About the project

At Mmofra, we have used informal, outdoor space for our programs for many years. We are advocates for open space in the built environment for children, as well as child-centered design of outdoor and indoor spaces – and we believe the need for them is even more pressing as Ghana, and the African continent as a whole, continues to urbanize.
Now, with the help of an international network of architects, planners, engineers, educators and artists, we’ve turned a two-acre plot in Accra’s Dzorwulu neighborhood into Mmofra Place, a sustainably designed, child-focused park concept.  Regular updates appear on our Facebook page!

Images from Playtime in Africa Site, Summer 2013

How it began

The cover of the original Playtime in AfricaOur inspiration comes from Playtime in Africa, a pioneering photo essay by Efua T. Sutherland and Willis Bell. Published in the early 60s, the book captured the imaginative games of children all over Ghana.
Fifty years later it remains remarkably current, showcasing a timeless sense of joy and playfulness that has too few outlets in urban Ghana today. Take a look inside Playtime in Africa on YouTube!
Determined to demonstrate that playspaces and creative play are both vital and achievable, we began building contacts with professionals and like-minded people all over the world, from the northwest United States to South Sudan.
You can dig deeper into the project’s background on our Pinterest and Delicious pages. They showcase articles, videos and images that underpin our ideas and inspire our work.

Visual inspiration (Pinterest)

Background reading (Delicious)

The charrette

In May 2012, the ideas our network had generated began to take physical form. We fed them into three days of intensive design work at the Accra site, led by Ghana-based and visiting experts, and with input from local teenagers and community leaders.
Architect Ralph Sutherland helps to sketch out site plans at the Playtime in Africa charrette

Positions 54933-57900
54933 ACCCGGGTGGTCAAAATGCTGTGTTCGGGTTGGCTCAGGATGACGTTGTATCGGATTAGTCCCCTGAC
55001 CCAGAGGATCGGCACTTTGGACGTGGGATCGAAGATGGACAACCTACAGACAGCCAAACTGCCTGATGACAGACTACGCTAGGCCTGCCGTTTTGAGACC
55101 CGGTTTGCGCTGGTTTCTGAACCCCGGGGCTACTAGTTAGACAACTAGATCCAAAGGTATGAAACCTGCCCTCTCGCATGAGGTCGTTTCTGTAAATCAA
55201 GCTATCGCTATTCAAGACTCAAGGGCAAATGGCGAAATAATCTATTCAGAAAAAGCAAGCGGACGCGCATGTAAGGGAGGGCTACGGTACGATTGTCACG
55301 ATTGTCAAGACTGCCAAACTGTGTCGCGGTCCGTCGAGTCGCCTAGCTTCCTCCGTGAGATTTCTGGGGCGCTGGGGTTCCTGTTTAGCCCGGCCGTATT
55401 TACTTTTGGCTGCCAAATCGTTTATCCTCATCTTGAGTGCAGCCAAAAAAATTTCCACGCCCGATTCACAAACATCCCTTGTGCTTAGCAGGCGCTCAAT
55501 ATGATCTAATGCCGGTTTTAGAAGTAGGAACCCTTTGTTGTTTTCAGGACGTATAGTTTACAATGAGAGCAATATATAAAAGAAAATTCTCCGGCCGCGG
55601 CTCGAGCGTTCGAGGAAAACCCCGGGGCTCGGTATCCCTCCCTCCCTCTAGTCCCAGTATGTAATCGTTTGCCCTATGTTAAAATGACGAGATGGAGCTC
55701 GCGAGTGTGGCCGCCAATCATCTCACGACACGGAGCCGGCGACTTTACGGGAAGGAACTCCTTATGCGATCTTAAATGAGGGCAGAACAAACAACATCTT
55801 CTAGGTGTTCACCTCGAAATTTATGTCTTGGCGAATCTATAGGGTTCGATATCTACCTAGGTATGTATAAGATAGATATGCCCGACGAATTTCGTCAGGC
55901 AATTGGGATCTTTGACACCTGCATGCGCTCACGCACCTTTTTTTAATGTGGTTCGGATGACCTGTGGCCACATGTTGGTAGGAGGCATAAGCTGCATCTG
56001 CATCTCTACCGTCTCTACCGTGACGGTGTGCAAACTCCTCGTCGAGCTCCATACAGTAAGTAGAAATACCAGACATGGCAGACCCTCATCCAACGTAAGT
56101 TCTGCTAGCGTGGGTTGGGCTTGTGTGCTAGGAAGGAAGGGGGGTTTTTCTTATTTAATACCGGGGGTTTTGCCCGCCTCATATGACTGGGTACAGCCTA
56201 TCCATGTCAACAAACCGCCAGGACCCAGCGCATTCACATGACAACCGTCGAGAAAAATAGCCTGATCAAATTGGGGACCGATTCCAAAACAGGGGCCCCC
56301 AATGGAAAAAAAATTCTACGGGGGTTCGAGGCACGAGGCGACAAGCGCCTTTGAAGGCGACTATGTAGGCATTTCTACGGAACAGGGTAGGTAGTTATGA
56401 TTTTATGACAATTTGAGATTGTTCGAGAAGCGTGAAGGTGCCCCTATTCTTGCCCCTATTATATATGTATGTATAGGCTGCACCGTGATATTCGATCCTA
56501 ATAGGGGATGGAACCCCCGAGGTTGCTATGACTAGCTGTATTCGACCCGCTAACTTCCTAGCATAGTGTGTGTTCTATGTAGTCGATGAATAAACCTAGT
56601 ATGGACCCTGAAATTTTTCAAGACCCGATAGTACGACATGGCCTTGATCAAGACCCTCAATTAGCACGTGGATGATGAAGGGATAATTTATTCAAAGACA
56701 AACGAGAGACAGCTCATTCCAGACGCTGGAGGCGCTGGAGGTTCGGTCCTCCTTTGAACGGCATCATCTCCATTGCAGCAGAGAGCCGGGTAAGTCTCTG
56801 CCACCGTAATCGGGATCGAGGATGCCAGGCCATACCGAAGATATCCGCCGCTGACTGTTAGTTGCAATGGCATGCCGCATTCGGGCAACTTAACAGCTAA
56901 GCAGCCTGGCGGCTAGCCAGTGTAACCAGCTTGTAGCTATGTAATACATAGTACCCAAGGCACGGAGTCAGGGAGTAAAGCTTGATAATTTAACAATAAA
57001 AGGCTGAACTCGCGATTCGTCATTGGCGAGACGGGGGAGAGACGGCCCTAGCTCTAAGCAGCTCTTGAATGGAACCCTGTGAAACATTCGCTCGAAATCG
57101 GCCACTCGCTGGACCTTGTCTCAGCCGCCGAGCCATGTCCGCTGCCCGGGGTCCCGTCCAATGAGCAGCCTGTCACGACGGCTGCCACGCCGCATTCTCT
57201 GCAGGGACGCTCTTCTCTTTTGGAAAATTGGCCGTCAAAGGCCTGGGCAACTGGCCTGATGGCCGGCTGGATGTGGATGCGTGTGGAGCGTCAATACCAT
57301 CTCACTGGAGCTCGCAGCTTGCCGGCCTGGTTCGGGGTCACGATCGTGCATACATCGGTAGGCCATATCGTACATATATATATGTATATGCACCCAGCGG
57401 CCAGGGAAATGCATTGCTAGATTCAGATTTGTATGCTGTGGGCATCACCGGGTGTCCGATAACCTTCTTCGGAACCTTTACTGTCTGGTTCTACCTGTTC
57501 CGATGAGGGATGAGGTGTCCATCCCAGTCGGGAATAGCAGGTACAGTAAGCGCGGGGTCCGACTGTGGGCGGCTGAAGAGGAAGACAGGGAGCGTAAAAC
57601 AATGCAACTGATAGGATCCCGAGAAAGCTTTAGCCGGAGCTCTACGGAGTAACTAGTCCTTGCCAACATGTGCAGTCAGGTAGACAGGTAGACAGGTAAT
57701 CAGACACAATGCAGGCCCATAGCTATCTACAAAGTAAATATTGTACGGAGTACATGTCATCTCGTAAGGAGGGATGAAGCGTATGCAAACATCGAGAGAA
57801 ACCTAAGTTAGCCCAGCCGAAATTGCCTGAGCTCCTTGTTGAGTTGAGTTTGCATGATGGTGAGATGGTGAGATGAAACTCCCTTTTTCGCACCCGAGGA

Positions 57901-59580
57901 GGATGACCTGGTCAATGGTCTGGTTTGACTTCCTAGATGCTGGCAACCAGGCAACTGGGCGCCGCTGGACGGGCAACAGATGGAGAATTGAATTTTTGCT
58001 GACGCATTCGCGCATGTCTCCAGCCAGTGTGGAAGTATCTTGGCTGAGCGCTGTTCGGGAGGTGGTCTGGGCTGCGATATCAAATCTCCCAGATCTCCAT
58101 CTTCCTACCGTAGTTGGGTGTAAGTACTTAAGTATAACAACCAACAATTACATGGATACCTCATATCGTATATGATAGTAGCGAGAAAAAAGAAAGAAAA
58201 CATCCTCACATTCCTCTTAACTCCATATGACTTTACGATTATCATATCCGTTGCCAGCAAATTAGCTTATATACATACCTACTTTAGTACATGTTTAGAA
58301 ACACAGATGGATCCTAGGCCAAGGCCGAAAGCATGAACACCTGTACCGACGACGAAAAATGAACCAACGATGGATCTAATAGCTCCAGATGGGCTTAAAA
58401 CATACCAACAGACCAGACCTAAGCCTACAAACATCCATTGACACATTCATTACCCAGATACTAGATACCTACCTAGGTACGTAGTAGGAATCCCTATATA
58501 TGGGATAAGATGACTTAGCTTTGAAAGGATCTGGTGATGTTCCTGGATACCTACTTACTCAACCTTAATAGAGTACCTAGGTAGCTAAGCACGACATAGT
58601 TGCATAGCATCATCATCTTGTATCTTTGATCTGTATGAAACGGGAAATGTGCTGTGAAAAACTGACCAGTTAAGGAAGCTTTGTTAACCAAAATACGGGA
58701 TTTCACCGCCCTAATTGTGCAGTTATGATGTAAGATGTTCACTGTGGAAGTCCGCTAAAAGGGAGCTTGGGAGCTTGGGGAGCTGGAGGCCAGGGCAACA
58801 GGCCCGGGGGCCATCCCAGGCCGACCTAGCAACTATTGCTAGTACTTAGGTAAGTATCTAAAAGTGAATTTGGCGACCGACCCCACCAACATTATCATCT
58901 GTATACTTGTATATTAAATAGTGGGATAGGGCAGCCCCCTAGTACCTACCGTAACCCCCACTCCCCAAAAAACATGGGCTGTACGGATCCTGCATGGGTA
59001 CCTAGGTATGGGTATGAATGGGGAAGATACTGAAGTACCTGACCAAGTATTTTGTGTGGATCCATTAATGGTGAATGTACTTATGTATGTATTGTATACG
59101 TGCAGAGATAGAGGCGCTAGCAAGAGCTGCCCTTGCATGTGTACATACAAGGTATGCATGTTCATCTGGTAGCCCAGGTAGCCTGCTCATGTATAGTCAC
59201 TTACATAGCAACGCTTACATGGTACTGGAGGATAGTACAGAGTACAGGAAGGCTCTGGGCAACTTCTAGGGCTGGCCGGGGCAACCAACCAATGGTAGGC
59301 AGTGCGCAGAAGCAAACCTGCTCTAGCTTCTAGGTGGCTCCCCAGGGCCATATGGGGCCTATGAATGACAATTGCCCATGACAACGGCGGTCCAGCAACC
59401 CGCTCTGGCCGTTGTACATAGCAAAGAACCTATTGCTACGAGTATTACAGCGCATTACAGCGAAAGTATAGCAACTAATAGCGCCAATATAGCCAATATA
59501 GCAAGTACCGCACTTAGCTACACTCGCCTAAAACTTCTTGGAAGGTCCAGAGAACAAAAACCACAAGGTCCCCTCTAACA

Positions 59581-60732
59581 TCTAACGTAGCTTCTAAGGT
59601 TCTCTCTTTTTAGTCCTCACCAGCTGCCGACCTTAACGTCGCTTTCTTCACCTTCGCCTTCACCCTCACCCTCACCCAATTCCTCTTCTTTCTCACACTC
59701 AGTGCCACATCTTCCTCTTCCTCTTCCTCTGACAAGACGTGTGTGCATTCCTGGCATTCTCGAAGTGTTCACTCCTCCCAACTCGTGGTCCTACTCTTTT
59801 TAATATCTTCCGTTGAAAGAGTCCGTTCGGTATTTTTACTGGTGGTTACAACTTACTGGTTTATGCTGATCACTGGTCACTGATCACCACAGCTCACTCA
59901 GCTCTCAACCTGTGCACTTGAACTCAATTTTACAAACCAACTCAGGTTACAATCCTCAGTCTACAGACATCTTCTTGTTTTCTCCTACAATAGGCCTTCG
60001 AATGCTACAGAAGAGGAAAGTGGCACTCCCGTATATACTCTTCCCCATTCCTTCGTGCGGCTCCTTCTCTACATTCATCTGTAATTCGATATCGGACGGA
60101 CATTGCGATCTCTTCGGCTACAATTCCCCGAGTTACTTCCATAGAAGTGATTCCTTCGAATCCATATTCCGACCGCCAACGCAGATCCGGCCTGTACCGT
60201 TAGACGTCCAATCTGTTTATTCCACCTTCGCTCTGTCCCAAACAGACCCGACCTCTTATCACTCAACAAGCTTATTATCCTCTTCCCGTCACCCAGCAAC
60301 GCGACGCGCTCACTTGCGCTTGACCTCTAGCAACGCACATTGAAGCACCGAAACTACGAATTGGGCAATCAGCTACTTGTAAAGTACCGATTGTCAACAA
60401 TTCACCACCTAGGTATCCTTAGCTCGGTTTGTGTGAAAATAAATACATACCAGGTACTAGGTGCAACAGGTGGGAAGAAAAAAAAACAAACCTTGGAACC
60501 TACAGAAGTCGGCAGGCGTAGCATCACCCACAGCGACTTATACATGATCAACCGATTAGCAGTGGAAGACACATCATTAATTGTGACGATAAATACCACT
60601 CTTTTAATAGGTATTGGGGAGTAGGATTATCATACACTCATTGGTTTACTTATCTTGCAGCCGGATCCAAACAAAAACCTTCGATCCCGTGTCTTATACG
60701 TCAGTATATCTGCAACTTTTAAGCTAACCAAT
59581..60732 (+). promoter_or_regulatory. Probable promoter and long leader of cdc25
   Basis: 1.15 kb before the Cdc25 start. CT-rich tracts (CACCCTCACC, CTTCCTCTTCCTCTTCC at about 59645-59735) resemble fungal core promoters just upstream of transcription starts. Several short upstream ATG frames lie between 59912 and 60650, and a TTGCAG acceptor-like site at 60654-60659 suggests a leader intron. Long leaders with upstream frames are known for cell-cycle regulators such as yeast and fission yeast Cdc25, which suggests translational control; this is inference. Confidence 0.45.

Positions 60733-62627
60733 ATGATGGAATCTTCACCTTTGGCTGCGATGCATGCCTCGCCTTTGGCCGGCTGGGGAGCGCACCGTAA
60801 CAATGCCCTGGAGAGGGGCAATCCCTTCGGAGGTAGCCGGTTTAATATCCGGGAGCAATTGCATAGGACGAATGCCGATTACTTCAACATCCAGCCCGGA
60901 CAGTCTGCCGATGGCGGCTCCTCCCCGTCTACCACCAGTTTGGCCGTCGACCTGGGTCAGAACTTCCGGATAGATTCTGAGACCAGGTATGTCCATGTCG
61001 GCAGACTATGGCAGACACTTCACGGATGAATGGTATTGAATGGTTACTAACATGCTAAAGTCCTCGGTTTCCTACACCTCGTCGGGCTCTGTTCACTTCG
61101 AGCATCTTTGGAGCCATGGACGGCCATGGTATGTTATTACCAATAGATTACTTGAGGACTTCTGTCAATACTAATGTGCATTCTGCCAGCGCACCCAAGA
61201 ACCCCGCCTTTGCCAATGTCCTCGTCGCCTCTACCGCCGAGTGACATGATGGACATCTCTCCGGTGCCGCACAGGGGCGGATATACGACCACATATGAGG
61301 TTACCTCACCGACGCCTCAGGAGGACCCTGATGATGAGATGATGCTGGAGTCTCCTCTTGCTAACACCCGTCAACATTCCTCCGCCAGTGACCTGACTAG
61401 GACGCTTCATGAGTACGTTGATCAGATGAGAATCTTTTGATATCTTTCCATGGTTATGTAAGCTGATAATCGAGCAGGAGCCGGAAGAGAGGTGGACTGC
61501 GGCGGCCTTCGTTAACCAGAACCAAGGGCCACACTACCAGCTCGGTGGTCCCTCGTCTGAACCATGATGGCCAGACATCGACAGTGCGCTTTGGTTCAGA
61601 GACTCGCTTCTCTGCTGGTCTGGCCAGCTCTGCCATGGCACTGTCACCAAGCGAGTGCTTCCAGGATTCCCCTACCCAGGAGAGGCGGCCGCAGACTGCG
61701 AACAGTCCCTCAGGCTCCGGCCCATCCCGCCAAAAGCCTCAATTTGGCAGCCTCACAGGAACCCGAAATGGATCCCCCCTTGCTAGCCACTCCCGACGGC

Playtime in Africa site concept
The result was not only the site plan you see above, but a range of strategies for sustainability, resource management and context-sensitive construction.

Sketch for foundation recommendations, by architect Stacey McMahan

“Foundation design needs to take into account the high water table level and soil salinity.”

Sketch for roofing recommendations, by architect Stacey McMahan

“Generous overhangs provide shaded porch space and help keep the building cool during the day … A roof sloping to one side will provide simplified rainwater collection opportunities.”

Stacey McMahan, architect

Interested in seeing more material from the charrette? Check out some of the links below…

Participants’ photos (Facebook)

Maps and surveys (Google Docs)

Sustainability strategies (Google Docs)

The response

We hosted two unique public conversations on urban open space and play as opening and closing book ends to the charrette. Accra residents from all walks of life contributed valuable insights with remarkable enthusiasm.

The site

In the heart of Accra’s Dzorwulu neighborhood, Mmofra Foundation has long maintained two acres of undeveloped land as a green urban oasis.  Host to a flourishing market garden in the recent past, this site will now gradualy become the home of the Playtime in Africa park concept, blending the existing greenery with sustainably designed indoor and outdoor spaces.
Take a closer look at the location on Google Maps.
View of Mmofra Foundation proposed centre site